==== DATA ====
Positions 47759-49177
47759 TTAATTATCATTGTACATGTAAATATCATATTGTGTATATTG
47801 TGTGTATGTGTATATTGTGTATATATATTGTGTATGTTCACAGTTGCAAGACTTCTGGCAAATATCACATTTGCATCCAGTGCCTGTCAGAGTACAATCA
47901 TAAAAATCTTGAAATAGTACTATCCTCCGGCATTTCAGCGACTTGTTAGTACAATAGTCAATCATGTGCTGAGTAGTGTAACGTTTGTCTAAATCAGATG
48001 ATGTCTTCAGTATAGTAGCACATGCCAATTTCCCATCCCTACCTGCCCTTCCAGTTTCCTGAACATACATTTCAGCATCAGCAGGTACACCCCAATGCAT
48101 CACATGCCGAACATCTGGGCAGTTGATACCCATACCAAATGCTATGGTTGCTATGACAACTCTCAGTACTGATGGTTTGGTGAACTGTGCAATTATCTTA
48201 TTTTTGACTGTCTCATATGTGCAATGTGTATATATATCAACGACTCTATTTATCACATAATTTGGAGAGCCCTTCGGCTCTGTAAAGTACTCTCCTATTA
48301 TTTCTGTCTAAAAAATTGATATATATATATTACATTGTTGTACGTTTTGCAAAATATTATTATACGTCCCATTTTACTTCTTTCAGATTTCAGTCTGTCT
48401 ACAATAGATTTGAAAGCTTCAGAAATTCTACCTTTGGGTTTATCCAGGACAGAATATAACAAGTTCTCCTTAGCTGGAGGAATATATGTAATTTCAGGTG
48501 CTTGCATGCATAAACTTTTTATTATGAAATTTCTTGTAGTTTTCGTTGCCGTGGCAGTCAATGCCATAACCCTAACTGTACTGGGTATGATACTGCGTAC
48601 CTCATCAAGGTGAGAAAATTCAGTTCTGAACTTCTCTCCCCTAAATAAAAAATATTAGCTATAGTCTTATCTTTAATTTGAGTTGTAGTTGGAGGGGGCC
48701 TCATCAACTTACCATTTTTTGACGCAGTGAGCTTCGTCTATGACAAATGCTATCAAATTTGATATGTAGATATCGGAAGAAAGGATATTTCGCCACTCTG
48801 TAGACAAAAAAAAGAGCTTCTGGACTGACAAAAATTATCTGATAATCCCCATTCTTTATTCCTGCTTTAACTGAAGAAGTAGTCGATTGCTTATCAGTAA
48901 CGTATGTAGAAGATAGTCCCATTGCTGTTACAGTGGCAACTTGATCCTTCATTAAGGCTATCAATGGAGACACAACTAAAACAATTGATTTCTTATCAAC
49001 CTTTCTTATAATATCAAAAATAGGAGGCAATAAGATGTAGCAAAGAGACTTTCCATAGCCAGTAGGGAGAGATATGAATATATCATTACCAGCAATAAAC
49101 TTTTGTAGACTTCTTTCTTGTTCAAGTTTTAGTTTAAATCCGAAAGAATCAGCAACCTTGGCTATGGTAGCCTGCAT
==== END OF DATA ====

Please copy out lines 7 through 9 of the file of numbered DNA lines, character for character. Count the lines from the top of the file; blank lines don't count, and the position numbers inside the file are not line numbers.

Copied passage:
48201 TTTTTGACTGTCTCATATGTGCAATGTGTATATATATCAACGACTCTATTTATCACATAATTTGGAGAGCCCTTCGGCTCTGTAAAGTACTCTCCTATTA
48301 TTTCTGTCTAAAAAATTGATATATATATATTACATTGTTGTACGTTTTGCAAAATATTATTATACGTCCCATTTTACTTCTTTCAGATTTCAGTCTGTCT
48401 ACAATAGATTTGAAAGCTTCAGAAATTCTACCTTTGGGTTTATCCAGGACAGAATATAACAAGTTCTCCTTAGCTGGAGGAATATATGTAATTTCAGGTG